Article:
'GMA's Ginger Zee Reveals Crippling Battle With Depression That Once Left Her Suicidal

Good Morning America's chief meteorologist Ginger Zee has opened up about her debilitating battle with depression, discussing her struggle in her new book, Natural Disaster: I Cover Them. I Am One, out now.

Zee told People that when she was 21, she locked herself in the bathroom and took every pill in her medicine cabinet. Her then-roommate and ex-boyfriend realized what had happened and took her to the hospital, and while she had taken mostly Benadryl and other benign substances and recovered, she was diagnosed with depression.

Zee explained that she'd "lost all hope."

"I just shut down," she said. "It wasn't worth living. I was wasting people's time and space."

"In that moment, my brain, and probably a chemical somewhere within me, said, 'You need to kill yourself,'" she added. "The only voices I could hear were telling me, 'You are not worth it.'"

In her book, the 36-year-old revealed that she checked herself into a mental hospital to seek treatment just weeks before starting her job with ABC News in 2011.

"My career was always going up. I was so lucky and fortunate in times where I had made bad choices that my career was still on the upswing," she explained. "At home, my personal life was regularly falling apart and from childhood on, I had a lot of chaos and I was addicted to chaos, I was addicted to self-harm, and I had to seek help at the hospital."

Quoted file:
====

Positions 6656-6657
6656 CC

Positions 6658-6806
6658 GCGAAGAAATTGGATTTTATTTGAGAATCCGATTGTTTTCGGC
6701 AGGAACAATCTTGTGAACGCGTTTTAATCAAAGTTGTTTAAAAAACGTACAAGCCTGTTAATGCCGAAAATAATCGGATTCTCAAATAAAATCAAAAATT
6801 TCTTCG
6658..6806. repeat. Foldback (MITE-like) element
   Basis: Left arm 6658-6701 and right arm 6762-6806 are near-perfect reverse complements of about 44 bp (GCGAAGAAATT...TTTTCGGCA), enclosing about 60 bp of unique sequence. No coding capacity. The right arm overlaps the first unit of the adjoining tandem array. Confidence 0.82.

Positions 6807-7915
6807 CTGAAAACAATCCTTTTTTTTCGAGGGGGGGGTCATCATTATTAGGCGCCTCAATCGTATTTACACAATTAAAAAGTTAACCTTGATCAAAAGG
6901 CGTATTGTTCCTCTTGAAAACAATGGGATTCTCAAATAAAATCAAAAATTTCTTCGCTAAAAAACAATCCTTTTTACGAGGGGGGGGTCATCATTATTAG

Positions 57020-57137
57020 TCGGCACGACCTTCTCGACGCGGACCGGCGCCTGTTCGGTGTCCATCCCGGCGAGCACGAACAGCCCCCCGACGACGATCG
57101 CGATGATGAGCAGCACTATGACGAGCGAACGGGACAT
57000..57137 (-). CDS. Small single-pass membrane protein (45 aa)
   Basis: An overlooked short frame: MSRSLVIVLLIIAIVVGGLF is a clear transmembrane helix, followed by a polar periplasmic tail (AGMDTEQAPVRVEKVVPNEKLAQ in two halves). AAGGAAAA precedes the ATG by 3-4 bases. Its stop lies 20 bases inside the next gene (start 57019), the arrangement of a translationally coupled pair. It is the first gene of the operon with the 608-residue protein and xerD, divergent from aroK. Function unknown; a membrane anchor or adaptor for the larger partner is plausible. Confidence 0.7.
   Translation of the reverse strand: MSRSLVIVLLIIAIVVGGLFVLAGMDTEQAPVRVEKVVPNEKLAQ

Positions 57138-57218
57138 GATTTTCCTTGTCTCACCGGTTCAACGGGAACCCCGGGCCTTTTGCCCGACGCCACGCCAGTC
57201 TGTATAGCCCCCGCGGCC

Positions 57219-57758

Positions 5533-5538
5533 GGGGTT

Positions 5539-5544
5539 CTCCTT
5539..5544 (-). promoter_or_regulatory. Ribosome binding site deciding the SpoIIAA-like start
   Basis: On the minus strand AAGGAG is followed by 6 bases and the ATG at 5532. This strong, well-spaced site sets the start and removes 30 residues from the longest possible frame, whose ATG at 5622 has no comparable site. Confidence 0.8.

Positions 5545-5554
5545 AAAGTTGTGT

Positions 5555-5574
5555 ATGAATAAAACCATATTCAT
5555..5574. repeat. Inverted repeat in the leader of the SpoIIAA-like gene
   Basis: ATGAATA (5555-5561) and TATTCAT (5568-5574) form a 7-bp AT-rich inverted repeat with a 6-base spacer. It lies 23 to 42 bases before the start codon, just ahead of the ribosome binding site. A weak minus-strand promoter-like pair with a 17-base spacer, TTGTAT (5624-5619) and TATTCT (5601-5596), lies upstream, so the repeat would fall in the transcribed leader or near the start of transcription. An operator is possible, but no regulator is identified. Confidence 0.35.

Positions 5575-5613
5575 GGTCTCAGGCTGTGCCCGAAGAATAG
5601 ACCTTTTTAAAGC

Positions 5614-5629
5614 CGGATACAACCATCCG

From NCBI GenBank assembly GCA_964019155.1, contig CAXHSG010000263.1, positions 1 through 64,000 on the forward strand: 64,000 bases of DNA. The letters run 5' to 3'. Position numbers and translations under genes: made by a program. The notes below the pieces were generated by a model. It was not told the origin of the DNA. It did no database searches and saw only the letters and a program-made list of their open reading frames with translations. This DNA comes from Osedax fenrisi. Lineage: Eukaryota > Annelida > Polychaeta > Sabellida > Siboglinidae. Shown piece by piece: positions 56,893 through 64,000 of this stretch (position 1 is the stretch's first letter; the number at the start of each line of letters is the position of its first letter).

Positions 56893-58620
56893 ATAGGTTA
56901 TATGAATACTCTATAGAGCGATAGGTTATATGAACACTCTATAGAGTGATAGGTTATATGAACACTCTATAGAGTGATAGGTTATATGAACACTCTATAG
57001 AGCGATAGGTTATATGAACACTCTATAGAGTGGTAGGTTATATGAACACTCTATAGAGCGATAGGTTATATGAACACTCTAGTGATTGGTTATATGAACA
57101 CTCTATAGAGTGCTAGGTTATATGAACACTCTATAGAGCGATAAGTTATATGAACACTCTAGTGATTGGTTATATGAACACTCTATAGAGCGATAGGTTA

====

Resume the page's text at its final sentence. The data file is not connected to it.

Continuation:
The meteorologist is now married to husband, Ben Aaron, and the pair shares a son, Adrian, and is currently expecting their second child.

"I've been lucky to find a husband who doesn't judge my past," Zee told People of Aaron. "In fact, writing this book, he wanted more, which says a lot. He's like, 'I want to listen. I want to be a part of that.'"

The soon-to-be mom of two added that she hopes sharing her story will help others who might be feeling the same way she once did.


"I had a disease, I will always have that disease. It's not something that just magically goes away," she wrote in the book. "But I sought help and I actually committed to getting help. Just like anybody with cancer, or any other disease, they go to the hospital and that's ok. And you're allowed to do that. We should all be allowed to be who we are, even though that happens to be the disease we fight."

Photo Credit: ABC